Business owners will need to pay closer attention to their cashflow management heading into EOFY, with new credit bureau reporting laws set to put extra pressure on businesses to pay their tax debts.
Entrepreneurs leaning on the Australian Taxation Office (ATO) like a de-facto bank by slow-rolling the payment of their obligations are being warned to organise their affairs before the laws come into effect on February 21.
Under the laws, passed by the Morrison government last October, the tax office will be able to disclose business tax debts to credit reporting bureaus if the firm owes more than $100,000 in tax that’s more than 90 days late.
The policy, designed to encourage entrepreneurs to pay their bills on time, crack down on black economy behaviour and shrink Australia’s $11 billion small business tax gap, will crimp down on the practice of using the ATO as a “line of credit”, accountant David McKellar says.
“This, for the first time, means that a tax debt could impact your credit rating and your ability to get finance or credit, in both a business and personal capacity,” the Allied Business Accounting chief executive tells SmartCompany.
“A report on your credit file will remain there for five years, so it has long-lasting impacts.”
McKellar says a view the ATO could be used as a de-facto bank arose in the wake of the global financial crisis (GFC) when the tax office was much more lenient and granted long payment arrangements with no interest.
“Many business owners took full advantage,” he says.
But in more recent years, there’s clear evidence the ATO has been seeking to ensure business owners meet their obligations on time, or at least, engage with them to sort out a payment plan.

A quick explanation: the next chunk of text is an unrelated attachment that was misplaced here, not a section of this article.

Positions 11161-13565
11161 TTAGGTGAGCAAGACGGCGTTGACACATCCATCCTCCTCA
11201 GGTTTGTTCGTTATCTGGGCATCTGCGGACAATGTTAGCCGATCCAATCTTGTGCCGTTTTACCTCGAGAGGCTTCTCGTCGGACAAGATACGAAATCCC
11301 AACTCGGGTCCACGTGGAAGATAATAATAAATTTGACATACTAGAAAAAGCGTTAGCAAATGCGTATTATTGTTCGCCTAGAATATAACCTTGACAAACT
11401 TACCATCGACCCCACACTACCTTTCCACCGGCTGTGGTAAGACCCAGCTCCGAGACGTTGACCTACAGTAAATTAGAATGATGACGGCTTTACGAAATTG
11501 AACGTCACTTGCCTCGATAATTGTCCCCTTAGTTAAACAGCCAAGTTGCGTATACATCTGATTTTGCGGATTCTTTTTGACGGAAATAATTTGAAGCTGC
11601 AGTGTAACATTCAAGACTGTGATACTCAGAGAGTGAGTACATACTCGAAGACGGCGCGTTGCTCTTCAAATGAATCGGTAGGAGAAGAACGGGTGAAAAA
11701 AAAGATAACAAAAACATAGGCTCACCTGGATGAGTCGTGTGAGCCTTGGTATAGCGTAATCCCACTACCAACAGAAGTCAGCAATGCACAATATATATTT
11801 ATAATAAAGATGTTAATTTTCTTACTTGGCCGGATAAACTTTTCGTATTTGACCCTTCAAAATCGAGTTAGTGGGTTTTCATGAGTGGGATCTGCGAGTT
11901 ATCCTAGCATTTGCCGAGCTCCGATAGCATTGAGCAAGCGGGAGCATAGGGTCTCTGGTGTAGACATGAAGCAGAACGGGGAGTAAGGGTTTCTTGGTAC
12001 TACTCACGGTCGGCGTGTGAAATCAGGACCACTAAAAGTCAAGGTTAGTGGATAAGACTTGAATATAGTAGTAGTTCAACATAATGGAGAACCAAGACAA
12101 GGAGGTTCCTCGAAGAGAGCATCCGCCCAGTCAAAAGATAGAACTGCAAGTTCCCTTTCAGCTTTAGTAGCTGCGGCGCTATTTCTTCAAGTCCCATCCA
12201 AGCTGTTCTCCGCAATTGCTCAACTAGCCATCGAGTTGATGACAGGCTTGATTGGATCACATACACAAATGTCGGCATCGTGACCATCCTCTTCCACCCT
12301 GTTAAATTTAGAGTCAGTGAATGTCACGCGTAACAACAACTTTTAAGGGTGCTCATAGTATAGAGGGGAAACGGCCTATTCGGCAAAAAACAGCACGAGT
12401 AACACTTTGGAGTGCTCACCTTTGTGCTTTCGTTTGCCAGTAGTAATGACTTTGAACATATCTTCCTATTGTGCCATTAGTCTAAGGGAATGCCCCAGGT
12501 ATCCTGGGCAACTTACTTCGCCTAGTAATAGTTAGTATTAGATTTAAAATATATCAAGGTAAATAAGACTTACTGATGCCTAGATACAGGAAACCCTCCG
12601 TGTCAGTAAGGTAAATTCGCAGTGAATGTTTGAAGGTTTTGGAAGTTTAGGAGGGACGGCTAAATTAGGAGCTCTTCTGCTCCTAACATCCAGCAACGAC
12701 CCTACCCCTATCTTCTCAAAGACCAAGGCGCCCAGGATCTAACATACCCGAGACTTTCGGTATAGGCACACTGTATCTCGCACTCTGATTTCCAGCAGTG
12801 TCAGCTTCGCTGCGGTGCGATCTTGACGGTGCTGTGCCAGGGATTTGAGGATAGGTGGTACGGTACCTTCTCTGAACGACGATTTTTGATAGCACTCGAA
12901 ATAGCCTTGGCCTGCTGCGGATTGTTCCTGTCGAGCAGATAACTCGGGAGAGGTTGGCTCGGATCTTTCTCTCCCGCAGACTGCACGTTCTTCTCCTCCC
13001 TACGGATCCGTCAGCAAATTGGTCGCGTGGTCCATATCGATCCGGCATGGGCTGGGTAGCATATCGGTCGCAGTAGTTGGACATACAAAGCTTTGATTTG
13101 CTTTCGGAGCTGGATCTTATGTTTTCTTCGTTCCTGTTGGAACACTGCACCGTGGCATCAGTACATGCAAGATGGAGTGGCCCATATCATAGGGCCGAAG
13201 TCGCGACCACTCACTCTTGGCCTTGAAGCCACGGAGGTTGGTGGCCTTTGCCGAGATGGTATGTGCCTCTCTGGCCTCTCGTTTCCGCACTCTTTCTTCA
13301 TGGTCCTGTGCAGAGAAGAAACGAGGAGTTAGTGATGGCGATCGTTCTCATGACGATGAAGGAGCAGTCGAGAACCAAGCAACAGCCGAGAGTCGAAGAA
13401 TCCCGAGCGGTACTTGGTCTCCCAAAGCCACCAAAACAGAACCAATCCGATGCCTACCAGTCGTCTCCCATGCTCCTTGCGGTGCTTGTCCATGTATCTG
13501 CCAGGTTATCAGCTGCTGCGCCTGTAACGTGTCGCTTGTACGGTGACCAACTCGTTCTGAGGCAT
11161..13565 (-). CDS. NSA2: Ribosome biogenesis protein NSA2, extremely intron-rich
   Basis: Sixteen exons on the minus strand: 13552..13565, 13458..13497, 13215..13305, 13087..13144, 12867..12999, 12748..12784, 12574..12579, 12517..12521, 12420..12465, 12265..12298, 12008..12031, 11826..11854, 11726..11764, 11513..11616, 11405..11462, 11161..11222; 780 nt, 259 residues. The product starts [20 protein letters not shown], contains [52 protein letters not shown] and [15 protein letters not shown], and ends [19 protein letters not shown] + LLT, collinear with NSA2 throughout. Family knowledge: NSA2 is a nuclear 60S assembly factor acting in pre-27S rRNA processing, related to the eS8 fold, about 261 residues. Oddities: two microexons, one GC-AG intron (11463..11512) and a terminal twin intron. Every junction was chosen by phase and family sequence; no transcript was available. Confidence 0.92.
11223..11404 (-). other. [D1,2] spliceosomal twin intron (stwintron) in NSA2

“We are also seeing the ATO taking more formal and legal action … quicker than we have seen in the past,” McKellar says.
The new policy is set to have a big impact on many business owners, with a Scottish Pacific survey from September last year indicating about a quarter of entrepreneurs believe meeting their tax payments on time would create cashflow difficulties.
Scottish Pacific’s senior executive Wayne Smith said the new policy delivers a clear message to business owners that “the ATO is no longer prepared to be viewed as a line of credit”.
“This action will now likely have an adverse impact on credit ratings and credit insurance limits, making it harder to maintain or extend credit terms with suppliers,” he said in a statement circulated Wednesday.
Business owners who already have more than $100,000 in outstanding ATO debts are encouraged to contact the tax office to organise a payment plan or pay outstanding debts so they fall below the threshold by February 21.
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McKellar advises entrepreneurs to consider negotiating with the ATO, or taking steps to manage their cashflow in the months ahead, to ensure their bills don’t pile up heading into EOFY.
“It is better not to get into tax debt in the first place,” Mckellar says.
“The best way to do this is to actively manage your business and cashflow.
“There are many tools available today … that also provide the ability to prepare budgets and forecasts to help avoid issues with cashflow and tax debts.”